Artificial technology has become so smart, a proposed New Jersey law says we need to crack down on "deepfake" pornography that puts someone's innocent photo in some not-so-innocent material that looks 100% real.

Legislation newly introduced by Sen. Kristin Corrado, R-Passaic, would criminalize the non-consensual sharing of this fake porn.

"We want to make sure that if somebody even thinks of doing this, the penalties are in place to hopefully stop it," Corrado told Townsquare Media. "It's incredibly lifelike, and it's scary to think that there's the capability to do this."

Deepfake videos have had the attention of federal and state officials in recent years. A faked video may show a "celebrity" using a racial slur, or a "politician" in a compromising position. Because they're so convincing, the deepfakes are even considered a threat to national safety.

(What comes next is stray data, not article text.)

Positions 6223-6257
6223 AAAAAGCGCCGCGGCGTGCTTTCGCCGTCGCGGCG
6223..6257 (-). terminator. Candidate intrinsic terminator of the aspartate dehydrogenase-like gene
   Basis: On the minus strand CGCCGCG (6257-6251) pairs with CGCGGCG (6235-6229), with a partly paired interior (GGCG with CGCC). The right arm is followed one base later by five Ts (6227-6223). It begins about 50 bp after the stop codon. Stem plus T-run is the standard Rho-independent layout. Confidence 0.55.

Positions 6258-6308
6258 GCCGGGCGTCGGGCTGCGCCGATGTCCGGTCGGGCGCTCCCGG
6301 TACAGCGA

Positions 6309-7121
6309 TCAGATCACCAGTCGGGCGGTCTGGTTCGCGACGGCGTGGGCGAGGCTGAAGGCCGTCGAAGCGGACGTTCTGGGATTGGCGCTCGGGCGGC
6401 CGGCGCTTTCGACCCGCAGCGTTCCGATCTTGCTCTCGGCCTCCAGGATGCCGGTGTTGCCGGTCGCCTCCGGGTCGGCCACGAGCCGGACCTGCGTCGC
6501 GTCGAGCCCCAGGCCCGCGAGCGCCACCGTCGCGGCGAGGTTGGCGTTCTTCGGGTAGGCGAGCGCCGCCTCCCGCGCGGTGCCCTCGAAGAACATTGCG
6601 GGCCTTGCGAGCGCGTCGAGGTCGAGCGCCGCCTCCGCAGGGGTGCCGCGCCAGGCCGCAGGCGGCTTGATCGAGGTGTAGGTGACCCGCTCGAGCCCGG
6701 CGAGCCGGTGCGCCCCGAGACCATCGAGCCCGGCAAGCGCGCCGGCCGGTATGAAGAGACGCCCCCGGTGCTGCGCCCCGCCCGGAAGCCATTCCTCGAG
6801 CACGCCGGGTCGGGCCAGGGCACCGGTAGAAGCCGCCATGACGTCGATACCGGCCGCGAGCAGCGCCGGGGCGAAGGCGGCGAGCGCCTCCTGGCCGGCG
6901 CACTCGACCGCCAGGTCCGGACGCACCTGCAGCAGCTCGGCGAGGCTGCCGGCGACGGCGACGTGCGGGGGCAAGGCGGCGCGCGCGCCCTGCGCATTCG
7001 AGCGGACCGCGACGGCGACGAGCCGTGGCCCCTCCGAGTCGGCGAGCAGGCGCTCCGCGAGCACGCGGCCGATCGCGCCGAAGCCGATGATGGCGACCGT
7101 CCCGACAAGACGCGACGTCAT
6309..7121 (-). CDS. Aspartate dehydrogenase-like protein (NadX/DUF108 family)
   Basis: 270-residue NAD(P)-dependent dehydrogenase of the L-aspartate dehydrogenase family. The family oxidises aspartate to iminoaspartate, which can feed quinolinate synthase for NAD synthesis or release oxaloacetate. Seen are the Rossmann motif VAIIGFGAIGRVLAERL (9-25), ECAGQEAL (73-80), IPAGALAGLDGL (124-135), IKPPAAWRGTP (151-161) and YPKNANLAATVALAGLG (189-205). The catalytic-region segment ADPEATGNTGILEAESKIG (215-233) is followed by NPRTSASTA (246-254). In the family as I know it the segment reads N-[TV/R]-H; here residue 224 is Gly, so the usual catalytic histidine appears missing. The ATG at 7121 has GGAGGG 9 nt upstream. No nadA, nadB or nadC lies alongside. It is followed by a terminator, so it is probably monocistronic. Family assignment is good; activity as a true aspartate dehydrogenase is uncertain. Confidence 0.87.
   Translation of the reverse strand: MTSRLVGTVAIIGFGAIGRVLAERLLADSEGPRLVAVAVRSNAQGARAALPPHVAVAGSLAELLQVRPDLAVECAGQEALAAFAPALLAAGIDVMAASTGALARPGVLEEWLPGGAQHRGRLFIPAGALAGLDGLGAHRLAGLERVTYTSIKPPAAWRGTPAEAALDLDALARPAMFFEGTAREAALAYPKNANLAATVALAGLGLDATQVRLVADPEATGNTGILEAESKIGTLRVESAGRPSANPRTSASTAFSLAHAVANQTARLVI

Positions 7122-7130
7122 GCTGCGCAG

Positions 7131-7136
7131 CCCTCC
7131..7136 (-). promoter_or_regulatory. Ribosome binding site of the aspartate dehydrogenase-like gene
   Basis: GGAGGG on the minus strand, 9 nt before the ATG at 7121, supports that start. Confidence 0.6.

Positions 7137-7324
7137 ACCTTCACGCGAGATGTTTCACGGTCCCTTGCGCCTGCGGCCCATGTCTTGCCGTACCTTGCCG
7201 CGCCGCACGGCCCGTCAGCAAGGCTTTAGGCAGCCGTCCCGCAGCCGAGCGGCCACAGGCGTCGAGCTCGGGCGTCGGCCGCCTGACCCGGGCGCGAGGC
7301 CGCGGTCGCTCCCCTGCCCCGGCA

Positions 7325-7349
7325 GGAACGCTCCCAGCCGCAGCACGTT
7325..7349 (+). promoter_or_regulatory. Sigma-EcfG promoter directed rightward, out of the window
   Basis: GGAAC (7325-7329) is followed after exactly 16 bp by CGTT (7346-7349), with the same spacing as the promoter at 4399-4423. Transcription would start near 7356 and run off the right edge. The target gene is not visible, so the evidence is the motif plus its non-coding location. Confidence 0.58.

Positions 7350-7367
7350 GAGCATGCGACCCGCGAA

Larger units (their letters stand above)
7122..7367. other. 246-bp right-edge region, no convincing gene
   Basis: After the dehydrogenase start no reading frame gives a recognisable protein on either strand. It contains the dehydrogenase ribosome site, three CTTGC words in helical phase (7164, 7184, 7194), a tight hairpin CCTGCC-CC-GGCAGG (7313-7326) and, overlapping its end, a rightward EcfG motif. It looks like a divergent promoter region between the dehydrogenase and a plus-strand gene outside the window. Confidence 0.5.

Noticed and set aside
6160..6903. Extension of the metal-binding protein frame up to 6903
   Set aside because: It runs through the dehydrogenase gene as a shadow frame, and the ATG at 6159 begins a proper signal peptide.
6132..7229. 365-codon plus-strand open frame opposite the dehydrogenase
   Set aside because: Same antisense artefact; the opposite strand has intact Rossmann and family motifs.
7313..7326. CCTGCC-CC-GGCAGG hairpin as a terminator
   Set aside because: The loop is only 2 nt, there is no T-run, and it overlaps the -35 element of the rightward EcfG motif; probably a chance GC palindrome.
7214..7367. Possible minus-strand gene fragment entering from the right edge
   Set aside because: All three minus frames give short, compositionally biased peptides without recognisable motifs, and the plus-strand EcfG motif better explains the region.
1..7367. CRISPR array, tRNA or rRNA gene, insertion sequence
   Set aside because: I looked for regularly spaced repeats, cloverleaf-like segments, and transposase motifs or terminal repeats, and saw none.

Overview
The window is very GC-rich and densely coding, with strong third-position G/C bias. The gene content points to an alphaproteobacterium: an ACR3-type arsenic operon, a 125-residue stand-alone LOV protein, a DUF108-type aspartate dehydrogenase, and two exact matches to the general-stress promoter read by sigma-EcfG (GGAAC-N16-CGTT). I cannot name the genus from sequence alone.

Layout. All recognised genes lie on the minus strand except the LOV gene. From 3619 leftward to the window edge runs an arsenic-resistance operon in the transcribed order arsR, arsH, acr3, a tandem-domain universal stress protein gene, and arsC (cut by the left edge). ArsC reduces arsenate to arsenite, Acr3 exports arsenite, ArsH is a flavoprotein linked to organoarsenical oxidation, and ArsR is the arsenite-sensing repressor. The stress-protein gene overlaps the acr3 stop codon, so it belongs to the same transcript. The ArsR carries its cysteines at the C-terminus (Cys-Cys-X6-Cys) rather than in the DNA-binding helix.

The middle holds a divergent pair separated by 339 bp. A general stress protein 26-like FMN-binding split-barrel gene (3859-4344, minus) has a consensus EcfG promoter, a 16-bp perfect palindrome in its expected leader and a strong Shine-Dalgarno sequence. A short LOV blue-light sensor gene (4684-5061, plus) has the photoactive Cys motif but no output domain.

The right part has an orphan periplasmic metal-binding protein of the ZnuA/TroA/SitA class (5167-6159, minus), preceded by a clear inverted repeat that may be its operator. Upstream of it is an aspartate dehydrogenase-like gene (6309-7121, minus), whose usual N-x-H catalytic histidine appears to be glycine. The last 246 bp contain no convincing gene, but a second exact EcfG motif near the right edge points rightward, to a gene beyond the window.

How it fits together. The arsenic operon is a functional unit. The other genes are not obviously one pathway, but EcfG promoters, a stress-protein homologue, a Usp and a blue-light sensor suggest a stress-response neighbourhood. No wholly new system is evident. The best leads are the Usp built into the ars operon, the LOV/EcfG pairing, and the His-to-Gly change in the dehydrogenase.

"There were hundreds of examples once we started looking into it," Corrado said.

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Under Corrado's bill, sharing deepfake porn without the consent of the person in the material would be a crime of the third degree, just like so-called "revenge porn," which utilizes shared videos or photos in a malicious way.

A crime of the third degree is punishable by three to five years in prison and/or a fine of up to $15,000.

Under the measure, deepfake pornography that features a child would be treated the same as child pornography — that can be a crime of the first or second degree, depending on the number of files involved.

"Given the rapid rise of AI, deepfake pornography is an emerging threat that we need to address today," Corrado said.

New Jersey lawmakers in 2021 took up legislation that targeted deepfake videos. One bill would have banned fake videos featuring politicians within two months of an election.

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